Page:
Besides his emphasis on public education, Dollens said he will be an advocate for “improving mental health services, nursing home reform, protecting our veterans, and stopping elder abuse.”
Dollens is a Bartlesville native and a fifth-generation Oklahoman.
A football scholarship enabled him to attend Southern Methodist University in Dallas, TX, where he played defensive tackle for the SMU Mustangs.
Afterward he competed as a member of the United States bobsled team and tried out for a spot on the 2014 Olympics team, but his crew came up short. Nevertheless, “It gave me an opportunity to travel the world, meet a lot of people, and gain valuable perspectives.”
He returned home and went to work in the oilpatch as a roughneck for a year, then decided to “put my English degree to use” as a teacher at U.S. Grant.
Dollens also owns a weightlifting company. “Being a small-business owner has taught me valuable lessons in resourcefulness, thinking ahead, and working with others to get things done,” he said.
During his legislative campaign, Dollens was endorsed by The State Chamber, the American Federation of Teachers, and Oklahomans for Public Education, among others.
Jason Lowe, HD 97: ‘Focus more on rehabilitation and less on incarceration,’ attorney says
A defense attorney elected to fill a legislative seat vacated by term limits said his primary goal at the State Capitol will be criminal justice reform.
Oklahoma City Democrat Jason Lowe received 73.49% of the popular vote in his bid to succeed Mike Shelton as State Representative for House District 97.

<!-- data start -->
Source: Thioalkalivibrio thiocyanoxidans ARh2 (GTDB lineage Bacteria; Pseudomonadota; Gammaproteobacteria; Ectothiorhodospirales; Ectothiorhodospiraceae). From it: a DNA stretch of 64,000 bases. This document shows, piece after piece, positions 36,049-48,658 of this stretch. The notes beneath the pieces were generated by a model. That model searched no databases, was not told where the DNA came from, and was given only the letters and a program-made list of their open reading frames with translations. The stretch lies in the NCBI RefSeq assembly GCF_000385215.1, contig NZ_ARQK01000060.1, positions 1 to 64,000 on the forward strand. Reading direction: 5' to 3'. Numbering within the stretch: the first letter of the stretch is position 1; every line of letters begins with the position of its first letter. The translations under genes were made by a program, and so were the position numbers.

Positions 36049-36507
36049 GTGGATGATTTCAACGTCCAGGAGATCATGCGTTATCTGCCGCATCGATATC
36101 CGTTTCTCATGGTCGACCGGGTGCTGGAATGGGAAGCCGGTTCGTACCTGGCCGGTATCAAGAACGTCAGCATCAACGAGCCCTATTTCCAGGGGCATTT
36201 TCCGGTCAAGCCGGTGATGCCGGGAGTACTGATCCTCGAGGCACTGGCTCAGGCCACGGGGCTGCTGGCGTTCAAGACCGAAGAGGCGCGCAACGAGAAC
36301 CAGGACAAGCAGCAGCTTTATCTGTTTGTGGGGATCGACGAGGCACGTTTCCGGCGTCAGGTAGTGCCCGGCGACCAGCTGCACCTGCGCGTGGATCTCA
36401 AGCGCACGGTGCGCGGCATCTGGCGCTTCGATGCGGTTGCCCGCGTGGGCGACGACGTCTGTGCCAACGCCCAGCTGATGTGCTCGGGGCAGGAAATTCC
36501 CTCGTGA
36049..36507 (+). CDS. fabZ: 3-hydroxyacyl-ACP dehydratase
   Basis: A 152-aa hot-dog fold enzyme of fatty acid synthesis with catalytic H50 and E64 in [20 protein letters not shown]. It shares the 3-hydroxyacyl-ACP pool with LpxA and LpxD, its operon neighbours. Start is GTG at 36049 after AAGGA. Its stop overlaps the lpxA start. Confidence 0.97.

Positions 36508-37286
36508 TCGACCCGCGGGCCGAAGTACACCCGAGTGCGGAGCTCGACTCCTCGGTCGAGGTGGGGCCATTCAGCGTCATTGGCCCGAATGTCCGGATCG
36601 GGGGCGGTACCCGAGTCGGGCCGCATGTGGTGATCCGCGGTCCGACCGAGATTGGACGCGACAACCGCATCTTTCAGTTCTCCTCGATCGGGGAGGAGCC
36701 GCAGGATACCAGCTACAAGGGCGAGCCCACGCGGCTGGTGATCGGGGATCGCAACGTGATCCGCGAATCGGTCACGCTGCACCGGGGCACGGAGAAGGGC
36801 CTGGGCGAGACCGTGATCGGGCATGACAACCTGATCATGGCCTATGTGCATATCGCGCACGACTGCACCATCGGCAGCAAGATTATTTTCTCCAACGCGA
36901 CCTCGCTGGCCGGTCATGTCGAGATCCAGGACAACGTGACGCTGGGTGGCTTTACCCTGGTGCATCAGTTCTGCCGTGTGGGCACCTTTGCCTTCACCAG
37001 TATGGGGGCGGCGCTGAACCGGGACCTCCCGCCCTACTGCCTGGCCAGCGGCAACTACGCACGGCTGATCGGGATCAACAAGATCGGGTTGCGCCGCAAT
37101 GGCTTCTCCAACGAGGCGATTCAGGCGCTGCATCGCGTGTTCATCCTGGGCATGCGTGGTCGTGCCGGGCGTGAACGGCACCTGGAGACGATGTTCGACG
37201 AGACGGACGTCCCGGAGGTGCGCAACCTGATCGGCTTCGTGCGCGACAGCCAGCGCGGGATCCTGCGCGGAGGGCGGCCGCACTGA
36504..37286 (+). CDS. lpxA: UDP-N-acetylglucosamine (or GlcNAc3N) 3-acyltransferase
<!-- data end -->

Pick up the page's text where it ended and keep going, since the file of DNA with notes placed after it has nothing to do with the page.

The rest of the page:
Lowe, 42, founded his law firm in 2005 and today he has offices in Oklahoma City, Tulsa and Lawton.
The New York City native received his undergraduate degree in political science at Virginia State University, and earned his juris doctorate degree from the Oklahoma City University School of Law in 2002.
Lowe said he wants to change sentencing guidelines for crimes such as possession of marijuana with intent to distribute.
He was pleased when Oklahoma voters approved State Question 780 during the general election Nov. 8. That measure will make possession of a limited quantity of drugs a misdemeanor offense. It also increases the threshold dollar amount for certain property crimes to determine whether they should be prosecuted as a felony or a misdemeanor. Currently the threshold is $500; adoption of SQ 780 doubles that amount, to $1,000.
SQ 780 becomes effective on July 1, 2017.
“We need to focus more on rehabilitation and less on incarceration,” Lowe contends.
Collin Walke, HD 87: Priorities are education, economy, tax policies, Bipartisan politics